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CBC (Feb 11) Canada's first female Indigenous psychiatrist on healing the hearts and minds of her...

Canada's first female Indigenous psychiatrist on healing the hearts and minds of her people

An Indigenous activist recently observed that Canada is at a crossroads: one road points to worsening conditions for Indigenous peoples and the other to a sustainable future.

We all know about the deep poverty, lack of decent living conditions — housing and potable water — that plague many First Nations communities.  

We know that Indigenous children in Canada are more than twice as likely to live in poverty than non-Indigenous kids.

And there is myriad evidence that, where conditions like these exist, mental and physical health suffers, leading to alcoholism, addiction, depression, and high suicide rates.

The question is, what to do about it.

It's a question that has been an ongoing concern for Cornelia Wieman, Canada's first female Indigenous psychiatrist.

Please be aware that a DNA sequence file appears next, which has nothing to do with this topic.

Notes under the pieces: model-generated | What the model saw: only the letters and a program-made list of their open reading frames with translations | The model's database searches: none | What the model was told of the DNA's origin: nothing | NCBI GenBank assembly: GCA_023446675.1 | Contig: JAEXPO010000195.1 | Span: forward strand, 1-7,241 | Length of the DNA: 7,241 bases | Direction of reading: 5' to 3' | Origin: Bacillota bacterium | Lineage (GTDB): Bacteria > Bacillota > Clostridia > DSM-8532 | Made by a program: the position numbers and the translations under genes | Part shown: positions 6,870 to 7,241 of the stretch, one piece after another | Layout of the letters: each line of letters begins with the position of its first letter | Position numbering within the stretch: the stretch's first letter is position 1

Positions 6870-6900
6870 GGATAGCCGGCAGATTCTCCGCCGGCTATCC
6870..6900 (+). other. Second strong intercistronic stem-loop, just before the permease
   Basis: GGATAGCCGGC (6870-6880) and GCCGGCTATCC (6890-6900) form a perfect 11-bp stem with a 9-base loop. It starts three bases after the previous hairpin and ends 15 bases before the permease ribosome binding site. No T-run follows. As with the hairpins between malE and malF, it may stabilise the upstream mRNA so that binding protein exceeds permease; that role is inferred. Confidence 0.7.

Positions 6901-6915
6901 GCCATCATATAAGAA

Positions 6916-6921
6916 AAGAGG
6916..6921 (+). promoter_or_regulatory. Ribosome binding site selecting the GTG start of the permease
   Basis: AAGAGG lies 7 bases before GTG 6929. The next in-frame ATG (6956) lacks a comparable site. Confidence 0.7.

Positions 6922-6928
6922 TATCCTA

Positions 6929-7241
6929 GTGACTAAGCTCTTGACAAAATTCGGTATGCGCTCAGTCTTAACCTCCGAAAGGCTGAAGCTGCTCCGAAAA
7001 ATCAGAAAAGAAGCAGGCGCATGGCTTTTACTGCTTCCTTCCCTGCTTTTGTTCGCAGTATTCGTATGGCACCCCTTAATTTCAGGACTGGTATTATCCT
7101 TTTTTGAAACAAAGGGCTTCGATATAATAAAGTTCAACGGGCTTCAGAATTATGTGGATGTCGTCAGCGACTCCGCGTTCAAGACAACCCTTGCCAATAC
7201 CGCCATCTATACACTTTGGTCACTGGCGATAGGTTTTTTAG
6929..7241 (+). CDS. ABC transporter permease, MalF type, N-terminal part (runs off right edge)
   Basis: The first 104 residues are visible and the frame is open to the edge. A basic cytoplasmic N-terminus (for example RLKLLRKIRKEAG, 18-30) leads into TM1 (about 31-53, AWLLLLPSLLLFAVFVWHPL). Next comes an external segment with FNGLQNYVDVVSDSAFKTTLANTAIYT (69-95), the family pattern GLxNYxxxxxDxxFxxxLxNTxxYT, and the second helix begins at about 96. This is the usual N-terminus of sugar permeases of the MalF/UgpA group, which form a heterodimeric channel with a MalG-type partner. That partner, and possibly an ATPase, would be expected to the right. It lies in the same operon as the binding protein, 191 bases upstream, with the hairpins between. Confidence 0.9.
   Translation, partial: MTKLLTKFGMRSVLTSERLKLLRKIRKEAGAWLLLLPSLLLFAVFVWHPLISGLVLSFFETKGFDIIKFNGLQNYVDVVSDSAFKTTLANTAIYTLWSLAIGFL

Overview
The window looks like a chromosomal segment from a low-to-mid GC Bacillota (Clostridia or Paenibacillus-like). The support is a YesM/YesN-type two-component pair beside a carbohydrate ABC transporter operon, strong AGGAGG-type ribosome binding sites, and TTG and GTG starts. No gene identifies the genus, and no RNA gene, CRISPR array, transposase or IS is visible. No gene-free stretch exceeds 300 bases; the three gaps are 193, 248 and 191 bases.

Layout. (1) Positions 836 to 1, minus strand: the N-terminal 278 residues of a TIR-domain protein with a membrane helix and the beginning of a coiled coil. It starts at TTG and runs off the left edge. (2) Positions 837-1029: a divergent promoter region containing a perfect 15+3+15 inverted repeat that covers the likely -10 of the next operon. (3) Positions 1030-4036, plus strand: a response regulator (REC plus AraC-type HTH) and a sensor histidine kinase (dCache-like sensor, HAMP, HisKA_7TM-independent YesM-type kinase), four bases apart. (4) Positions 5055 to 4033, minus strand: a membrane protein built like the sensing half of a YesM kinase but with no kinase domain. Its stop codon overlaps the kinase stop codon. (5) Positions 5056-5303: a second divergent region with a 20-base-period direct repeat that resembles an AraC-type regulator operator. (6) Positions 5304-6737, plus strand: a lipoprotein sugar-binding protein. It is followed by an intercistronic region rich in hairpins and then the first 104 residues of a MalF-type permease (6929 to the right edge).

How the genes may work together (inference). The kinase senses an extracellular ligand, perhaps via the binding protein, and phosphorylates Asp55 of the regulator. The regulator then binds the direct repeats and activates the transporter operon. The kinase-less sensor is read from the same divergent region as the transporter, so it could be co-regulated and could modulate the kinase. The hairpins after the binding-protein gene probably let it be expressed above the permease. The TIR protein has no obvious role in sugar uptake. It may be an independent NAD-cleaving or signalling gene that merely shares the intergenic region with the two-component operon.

Cornelia Wieman

Dr. Cornelia Wieman is currently working on mental health initiatives with the B.C. First Nations Health Authority.

Dr. Wieman was a founding member of the Mental Health Services clinic on the Six Nations of the Grand River, the largest First Nations reserve in the country.

She was a member of a joint government and Assembly of First Nations suicide prevention advisory group in 2001, looking into what could be done about the shockingly high suicide rate among Indigenous youth — which is 5 to 6 times higher than that among non-Indigenous youth in Canada.

Dr. Wieman also describes herself as a survivor. She was one of the many Indigenous children taken from their families by the child welfare system — usually without the consent of their families or bands — in what has become known as the "Sixties Scoop."

Dr. Wieman was taken from Little Grand Rapids in Manitoba and moved 600 km to northern Ontario, where she was adopted by a white Dutch family and brought up without knowing very much about her biological family.

Not one to shy away from a challenge, Dr. Wieman has just taken on a new job in Vancouver, working on mental health initiatives with the First Nations Health Authority. It's a major undertaking. There are 198 First Nations in B.C., all with distinct needs. 

To view the original article, click here.

Health Canadacihr logo1This initiative has been generously funded by grants from Health Canada and the Canadian Institutes of Health Research. The views expressed here do not necessarily reflect those of the funders.